I feel I can now answer my own question. Yes, life really is happier...but it's true it's not perfect and I can't say I keep up the sentiment of feeling 'grateful' and 'lucky' all the time. But I'm learning to let myself just be glad for normal. Just like life was eventually 'okay' again after Aidan died because no one can stay in that initial fog of grief forever, no one can stay on cloud nine forever either. And honestly, I'm glad. It's exhausting to feel such extremes all the time. Major emotional events are going to happen in life, but generally I feel healthier and happier to just be in the middle most of the time.

I've also learned that while getting the one thing you've always wanted (a living baby) is an extremely wonderful thing, it does not fix other areas of your life. If you argue with your partner, you will still argue, and a new baby might even make that worse (although a dead one probably doesn't help matters either). A new baby while fun and exciting and beautiful, is also a lot of (often tedious) work (how many bottles did I wash today??!) It's occasionally stressful, and a big drain on resources, physically, emotionally, and financially. While a new baby brings joy and happiness into a family, it also means sacrificing other things that make you happy including sleep, a fulfilling career, hobbies, and events with family or friends. It can also be lonely hanging out all day with a new baby as they aren't known for being the best conversationalists. But while there are some draw backs, I would say I now feel more fulfilled, more centered, more at peace having a living child. And I try to remind myself, even when things are tough, how amazingly lucky I am to be able to say that.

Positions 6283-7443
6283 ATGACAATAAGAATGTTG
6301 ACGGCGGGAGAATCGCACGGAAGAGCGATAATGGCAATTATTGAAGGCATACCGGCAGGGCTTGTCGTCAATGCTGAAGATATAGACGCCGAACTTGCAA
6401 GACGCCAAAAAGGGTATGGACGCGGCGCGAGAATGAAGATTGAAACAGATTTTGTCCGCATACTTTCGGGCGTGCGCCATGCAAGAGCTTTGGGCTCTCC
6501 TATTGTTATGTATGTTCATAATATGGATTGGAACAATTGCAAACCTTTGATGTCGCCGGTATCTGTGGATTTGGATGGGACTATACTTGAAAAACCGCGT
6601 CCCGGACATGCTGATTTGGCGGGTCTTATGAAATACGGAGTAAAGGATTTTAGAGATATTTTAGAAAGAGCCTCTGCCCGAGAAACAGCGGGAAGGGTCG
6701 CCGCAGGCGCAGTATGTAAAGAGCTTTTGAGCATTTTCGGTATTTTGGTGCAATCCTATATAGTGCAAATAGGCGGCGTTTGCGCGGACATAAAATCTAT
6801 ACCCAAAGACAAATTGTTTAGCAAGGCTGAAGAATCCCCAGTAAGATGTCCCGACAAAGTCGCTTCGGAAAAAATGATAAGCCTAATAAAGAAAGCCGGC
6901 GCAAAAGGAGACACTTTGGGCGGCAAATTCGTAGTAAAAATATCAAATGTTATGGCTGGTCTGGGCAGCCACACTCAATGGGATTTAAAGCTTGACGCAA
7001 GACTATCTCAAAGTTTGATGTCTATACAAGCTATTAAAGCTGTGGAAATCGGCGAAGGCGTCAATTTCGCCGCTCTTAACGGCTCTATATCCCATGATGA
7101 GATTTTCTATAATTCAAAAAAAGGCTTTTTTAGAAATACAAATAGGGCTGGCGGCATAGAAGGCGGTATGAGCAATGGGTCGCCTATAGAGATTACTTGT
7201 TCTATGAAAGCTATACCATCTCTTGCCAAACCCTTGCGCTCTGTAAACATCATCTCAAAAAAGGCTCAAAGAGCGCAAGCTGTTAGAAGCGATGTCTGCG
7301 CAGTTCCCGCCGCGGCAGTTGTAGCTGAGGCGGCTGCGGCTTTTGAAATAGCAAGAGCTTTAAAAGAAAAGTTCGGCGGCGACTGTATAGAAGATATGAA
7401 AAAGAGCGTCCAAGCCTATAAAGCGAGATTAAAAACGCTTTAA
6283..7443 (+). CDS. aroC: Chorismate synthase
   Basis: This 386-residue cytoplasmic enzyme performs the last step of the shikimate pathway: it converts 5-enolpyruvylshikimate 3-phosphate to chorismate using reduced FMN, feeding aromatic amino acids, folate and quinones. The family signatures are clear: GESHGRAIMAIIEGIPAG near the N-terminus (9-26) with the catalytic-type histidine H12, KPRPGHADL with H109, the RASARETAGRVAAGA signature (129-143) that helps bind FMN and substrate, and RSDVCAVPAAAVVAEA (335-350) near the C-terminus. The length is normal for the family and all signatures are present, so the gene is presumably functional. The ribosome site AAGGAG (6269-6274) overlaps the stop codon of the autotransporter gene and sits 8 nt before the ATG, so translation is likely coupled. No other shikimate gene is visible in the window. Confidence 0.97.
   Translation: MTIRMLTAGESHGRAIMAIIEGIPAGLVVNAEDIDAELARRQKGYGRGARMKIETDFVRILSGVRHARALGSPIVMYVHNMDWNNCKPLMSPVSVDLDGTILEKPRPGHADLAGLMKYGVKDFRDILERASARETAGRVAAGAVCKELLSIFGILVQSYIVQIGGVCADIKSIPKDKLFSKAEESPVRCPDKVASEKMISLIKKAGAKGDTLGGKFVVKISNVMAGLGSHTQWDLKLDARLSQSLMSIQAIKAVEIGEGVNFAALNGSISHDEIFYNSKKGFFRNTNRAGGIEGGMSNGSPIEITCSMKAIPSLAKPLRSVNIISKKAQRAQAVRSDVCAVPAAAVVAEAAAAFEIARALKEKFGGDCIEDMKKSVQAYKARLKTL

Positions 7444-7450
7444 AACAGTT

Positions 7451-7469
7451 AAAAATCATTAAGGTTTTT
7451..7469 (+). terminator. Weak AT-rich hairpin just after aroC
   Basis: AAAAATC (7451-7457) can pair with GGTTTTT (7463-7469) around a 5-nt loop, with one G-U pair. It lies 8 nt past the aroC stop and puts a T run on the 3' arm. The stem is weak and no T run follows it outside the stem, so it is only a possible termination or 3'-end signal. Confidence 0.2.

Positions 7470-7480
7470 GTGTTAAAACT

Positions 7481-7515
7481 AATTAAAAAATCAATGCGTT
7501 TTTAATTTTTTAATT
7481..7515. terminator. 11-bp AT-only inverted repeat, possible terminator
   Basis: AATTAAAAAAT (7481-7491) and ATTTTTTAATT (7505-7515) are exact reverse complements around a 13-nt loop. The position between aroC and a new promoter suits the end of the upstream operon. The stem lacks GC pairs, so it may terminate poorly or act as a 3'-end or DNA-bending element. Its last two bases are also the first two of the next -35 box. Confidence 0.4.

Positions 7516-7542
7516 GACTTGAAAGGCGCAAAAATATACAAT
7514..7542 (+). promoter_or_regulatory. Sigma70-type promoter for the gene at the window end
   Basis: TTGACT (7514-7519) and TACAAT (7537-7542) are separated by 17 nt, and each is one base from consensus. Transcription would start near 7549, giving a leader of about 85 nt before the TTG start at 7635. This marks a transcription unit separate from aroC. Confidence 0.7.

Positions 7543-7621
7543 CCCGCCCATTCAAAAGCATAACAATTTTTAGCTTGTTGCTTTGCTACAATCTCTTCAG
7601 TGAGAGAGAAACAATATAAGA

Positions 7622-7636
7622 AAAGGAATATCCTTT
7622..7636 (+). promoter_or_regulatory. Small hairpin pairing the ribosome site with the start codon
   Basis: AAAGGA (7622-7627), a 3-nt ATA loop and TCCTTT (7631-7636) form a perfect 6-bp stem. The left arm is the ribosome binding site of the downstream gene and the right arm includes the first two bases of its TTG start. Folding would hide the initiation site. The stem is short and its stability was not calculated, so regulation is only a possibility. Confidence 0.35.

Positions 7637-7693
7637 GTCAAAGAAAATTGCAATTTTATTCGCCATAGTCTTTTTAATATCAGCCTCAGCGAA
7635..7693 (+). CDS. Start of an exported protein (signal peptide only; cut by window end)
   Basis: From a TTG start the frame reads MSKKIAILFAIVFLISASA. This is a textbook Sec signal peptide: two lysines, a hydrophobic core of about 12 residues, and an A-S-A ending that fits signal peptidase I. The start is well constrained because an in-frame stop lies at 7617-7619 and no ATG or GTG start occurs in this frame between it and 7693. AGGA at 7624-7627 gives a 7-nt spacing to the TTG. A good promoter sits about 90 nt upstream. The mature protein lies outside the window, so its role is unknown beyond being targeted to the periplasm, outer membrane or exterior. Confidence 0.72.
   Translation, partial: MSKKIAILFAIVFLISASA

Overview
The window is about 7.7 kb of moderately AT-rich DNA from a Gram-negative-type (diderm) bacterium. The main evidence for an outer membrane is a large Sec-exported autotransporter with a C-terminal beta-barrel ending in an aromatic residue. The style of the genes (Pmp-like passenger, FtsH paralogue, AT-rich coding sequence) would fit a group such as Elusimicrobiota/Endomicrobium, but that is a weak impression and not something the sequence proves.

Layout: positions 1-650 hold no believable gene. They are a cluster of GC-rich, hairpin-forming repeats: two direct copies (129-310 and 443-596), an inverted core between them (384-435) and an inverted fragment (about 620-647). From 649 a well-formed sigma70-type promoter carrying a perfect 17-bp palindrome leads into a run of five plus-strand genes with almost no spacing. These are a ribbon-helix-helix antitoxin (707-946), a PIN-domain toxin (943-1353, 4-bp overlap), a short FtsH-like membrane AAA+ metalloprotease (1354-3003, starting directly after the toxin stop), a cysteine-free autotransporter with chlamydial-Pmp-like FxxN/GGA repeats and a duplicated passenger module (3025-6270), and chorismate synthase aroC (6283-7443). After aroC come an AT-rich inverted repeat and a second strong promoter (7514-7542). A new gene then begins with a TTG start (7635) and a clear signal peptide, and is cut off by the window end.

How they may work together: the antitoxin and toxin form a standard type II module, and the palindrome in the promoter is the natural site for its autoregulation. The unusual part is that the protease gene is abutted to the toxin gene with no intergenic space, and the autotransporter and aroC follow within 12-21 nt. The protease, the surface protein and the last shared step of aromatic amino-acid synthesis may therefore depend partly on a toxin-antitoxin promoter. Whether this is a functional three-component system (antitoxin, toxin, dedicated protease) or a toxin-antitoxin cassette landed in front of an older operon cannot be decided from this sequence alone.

Thought # 2

A few weeks ago, a woman I know posted on Facebook about the birth of her second child. She had not known the sex of the baby prior to delivery. Her first was a boy. Her second, a girl. People were posting congratulations and a comment was made 'now you have the million dollar family!' And my thought was "Holy shit, I had the million dollar family (one boy, one girl)...but half of mine died". (Does that mean I have the 500K family?) My mom often commented on her 'million dollar family' when my brother and I were growing up. She felt blessed to have one girl and one boy when she was told, for medical reasons, not to have any more kids. Because at that point, she was fine with no more as she had what she wanted. I had a boy, and I have a girl...but I won't ever have the satisfaction of watching my boy and girl play together or fight or lean on each other in tough times.

I e-mailed Dr. K. a few days ago and the placental pathology confirms that I had another Breus mole placenta (I could have told you that just based on the ultrasound pictures alone as Aidan and Kaia's placentas were very alike in their weirdness, so this wasn't exactly 'news'). This brings up the question of course though, why did it occur (TWICE??!!) Once was sad and unfortunate. Twice is kind of freakish. It makes me very wary of ever considering another pregnancy, because how can I be sure it won't happen for a 3rd time? It wasn't suppose to happen twice and it did. Plus, how could I place another child in jeopardy? We will be dealing with the ramifications of Kaia's confinement (literally) for the next year, and we are lucky her issues are 'fixable'. I also NEVER want to have to deal with another very early pPROM again. Ever. It was scary and terrible and soul crushing. I don't want to have to watch my husband, daughter or family have to live through it again either.

And yet...I would love another baby someday. Even more than that...I would like Kaia to have a (living) sibling. One that she can play with and tell stories to, have fun with, and confide in. While my brother and I don't spend as much time together as we used to, I do love having a sibling. I want that for Kaia. I want her to have a (living) brother or sister. One who isn't just a baby in a photo. One who doesn't sit on the shelf in the living room. Brian and I miss never getting to know Aidan...and now I miss him on Kaia's behalf too.